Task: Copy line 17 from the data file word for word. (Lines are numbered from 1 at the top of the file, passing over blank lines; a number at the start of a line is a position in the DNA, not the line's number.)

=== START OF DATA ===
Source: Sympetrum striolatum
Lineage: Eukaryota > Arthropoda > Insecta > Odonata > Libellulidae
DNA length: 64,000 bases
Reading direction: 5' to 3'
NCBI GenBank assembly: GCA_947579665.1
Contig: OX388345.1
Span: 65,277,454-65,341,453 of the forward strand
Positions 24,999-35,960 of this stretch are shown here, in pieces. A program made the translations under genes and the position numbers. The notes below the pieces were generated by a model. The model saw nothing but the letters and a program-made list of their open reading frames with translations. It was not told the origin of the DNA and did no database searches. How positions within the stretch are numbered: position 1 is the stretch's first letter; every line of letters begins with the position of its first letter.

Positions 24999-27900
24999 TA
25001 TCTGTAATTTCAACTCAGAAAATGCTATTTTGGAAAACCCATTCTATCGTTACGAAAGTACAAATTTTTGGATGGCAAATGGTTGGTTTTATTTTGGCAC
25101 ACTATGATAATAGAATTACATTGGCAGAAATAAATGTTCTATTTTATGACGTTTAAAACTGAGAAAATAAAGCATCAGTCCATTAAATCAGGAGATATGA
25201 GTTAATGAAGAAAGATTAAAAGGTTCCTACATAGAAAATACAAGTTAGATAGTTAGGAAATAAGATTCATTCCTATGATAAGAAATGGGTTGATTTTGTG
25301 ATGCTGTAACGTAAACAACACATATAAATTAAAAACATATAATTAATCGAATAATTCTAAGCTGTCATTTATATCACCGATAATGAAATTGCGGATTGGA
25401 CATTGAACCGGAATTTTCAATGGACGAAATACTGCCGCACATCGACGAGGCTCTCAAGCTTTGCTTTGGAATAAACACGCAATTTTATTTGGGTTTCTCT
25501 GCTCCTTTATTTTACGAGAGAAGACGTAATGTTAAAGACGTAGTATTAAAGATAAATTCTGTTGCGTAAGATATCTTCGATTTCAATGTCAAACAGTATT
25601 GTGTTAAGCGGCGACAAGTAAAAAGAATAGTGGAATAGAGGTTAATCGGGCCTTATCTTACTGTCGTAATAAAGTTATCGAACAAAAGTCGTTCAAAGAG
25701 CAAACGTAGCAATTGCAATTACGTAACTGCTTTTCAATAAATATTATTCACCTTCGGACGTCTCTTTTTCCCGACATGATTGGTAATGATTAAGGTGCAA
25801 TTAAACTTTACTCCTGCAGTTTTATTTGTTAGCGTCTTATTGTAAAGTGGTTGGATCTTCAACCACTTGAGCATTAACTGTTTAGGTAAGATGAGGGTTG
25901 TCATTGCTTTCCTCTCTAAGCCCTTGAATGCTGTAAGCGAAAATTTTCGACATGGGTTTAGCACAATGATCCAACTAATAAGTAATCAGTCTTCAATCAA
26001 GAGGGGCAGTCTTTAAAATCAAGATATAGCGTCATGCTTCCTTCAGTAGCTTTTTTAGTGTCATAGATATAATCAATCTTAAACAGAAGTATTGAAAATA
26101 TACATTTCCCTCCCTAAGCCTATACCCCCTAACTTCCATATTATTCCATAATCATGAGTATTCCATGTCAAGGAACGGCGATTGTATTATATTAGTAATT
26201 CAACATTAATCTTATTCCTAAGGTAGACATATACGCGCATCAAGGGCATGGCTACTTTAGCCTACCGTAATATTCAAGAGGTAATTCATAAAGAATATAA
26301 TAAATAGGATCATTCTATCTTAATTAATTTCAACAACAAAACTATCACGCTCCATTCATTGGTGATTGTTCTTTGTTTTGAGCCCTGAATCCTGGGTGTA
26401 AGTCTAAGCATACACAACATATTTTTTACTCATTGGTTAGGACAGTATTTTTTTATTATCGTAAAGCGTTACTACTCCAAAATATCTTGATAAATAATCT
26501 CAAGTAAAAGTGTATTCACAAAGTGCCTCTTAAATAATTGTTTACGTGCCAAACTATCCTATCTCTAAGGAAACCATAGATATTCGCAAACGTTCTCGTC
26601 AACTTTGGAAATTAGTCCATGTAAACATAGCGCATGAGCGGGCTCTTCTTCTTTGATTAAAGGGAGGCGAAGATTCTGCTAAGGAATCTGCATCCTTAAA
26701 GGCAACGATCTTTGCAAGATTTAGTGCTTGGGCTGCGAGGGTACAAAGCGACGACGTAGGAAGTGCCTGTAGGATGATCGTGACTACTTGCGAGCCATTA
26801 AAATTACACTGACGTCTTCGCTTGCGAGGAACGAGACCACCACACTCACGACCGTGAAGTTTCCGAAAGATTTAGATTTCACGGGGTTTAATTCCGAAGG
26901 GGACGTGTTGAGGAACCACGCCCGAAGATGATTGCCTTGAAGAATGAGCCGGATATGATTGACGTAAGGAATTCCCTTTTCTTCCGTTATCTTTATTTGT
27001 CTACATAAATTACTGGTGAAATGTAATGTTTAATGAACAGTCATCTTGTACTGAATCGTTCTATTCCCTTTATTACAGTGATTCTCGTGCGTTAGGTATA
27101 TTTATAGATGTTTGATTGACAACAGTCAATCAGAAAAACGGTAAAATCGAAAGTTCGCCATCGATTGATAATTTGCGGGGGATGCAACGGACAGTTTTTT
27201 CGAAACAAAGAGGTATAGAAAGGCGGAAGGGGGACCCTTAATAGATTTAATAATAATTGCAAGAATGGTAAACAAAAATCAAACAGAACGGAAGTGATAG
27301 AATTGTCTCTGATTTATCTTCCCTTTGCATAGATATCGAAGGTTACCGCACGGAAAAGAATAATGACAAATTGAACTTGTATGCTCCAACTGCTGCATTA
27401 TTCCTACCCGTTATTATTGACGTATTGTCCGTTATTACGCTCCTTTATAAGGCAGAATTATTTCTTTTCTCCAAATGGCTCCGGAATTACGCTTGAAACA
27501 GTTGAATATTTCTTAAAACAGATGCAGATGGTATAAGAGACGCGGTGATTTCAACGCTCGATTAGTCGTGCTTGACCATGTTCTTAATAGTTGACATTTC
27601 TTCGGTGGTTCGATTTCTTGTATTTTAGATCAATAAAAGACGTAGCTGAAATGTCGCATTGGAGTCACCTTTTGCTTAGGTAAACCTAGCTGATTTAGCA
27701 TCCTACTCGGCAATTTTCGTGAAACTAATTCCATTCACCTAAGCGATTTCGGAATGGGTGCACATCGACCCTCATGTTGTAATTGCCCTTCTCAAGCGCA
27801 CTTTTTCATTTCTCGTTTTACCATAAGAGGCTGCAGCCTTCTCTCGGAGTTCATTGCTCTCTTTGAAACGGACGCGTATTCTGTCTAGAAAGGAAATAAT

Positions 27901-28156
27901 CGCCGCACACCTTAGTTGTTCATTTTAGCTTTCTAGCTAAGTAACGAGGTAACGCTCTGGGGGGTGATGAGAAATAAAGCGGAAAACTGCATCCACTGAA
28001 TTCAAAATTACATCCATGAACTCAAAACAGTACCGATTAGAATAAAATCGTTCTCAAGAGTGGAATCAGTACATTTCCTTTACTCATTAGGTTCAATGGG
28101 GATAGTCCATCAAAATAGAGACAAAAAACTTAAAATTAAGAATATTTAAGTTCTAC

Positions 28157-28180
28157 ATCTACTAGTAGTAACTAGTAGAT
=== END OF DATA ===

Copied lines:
25601 GTGTTAAGCGGCGACAAGTAAAAAGAATAGTGGAATAGAGGTTAATCGGGCCTTATCTTACTGTCGTAATAAAGTTATCGAACAAAAGTCGTTCAAAGAG